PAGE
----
Because of the team he played on, he never had a huge usage which means he never averaged crazy scoring numbers. He had some of the best teammates you can ask for throughout his career. He played alongside numerous elite scorers such as Bob Cousy, K.C. Jones, John Havlicek, Bill Sharman, and Tom Heinsohn. For much of his career, he stood out as the best scoring option on these Celtics teams.
He possessed the ability to score from basically anywhere on the court. He could drive to the rim or score from anywhere along the outside. Despite playing before the advent of the three-point line, it's reasonable to think that he would've been a great shooter from deep had the line been around.
Early on in his career, he played second fiddle at his position to Bill Sharman, but coach Red Auerbach always saw Jones as the successor to Bill Sharman. As he matured in the league, he proved Auerbach was correct. He perfected the bank shot he was famous for, and he continued to elevate his game in the biggest moments. This earned him a reputation as one of the most clutch players in the league.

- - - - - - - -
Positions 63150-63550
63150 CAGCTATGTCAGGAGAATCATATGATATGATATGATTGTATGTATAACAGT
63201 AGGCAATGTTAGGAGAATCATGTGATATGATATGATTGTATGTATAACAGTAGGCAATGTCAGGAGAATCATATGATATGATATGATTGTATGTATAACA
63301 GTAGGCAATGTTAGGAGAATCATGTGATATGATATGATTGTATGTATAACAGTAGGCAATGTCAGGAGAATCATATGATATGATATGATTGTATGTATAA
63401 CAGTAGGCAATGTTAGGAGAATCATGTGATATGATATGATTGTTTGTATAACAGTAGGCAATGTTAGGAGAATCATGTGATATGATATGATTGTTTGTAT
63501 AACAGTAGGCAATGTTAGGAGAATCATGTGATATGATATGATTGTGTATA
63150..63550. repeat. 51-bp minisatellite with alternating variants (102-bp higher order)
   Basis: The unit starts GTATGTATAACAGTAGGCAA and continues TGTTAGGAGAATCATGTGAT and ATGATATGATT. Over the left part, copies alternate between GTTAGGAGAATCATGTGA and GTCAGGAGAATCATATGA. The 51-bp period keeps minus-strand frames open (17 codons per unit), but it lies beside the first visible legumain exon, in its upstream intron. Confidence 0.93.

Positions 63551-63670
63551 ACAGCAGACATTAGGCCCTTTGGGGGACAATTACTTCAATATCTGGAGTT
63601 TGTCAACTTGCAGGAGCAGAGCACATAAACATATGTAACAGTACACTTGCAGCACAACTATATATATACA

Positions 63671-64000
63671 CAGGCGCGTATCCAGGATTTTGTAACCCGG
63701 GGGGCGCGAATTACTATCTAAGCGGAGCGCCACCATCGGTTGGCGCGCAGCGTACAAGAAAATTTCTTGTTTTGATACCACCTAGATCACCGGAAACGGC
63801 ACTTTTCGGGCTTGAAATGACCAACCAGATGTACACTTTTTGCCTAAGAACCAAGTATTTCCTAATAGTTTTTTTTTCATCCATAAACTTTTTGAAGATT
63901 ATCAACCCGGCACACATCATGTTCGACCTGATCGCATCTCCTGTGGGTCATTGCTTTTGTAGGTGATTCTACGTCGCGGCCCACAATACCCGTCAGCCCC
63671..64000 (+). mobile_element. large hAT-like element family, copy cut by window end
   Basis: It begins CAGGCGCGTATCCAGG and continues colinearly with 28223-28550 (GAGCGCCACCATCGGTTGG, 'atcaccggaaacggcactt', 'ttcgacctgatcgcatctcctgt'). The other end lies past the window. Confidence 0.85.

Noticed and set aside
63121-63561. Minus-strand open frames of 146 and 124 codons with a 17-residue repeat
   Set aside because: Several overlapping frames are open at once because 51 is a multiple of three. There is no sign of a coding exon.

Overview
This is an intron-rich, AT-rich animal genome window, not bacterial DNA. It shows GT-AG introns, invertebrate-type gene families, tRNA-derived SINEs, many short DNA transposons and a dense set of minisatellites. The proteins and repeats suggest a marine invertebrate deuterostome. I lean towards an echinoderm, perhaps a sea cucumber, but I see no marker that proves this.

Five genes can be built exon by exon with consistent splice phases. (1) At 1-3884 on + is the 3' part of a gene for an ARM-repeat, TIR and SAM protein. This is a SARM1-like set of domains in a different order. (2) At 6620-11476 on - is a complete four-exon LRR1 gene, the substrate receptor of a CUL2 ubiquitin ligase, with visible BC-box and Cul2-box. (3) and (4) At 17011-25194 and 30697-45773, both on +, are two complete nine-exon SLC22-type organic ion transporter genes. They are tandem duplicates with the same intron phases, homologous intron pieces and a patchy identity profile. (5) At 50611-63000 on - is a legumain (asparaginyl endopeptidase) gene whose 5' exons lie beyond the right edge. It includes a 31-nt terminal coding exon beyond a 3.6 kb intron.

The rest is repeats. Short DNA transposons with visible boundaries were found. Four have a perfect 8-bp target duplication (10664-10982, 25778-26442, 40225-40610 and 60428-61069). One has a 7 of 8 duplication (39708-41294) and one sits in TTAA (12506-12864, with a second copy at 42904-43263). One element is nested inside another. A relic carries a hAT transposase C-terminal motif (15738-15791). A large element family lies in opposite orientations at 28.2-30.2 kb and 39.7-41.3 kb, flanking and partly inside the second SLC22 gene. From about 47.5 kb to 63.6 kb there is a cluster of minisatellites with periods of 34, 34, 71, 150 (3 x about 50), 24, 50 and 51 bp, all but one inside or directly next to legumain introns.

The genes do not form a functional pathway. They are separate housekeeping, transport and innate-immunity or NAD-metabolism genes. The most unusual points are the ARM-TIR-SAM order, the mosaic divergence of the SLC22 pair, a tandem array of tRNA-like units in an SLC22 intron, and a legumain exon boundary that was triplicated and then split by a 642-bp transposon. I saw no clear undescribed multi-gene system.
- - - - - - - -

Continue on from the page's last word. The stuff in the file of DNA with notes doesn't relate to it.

12. Tracy McGrady
Out of all the lethal scorers on the list, Tracy McGrady might best embody that trait. He was a caricature of the typical 2000s NBA shooting guard. An elite isolation scorer with every kind of move imaginable. Insane athleticism allowing him to blow by defenders and elevate to destroy defenders at the rim. Commanding double teams on nearly every play because if left in single coverage, he will score.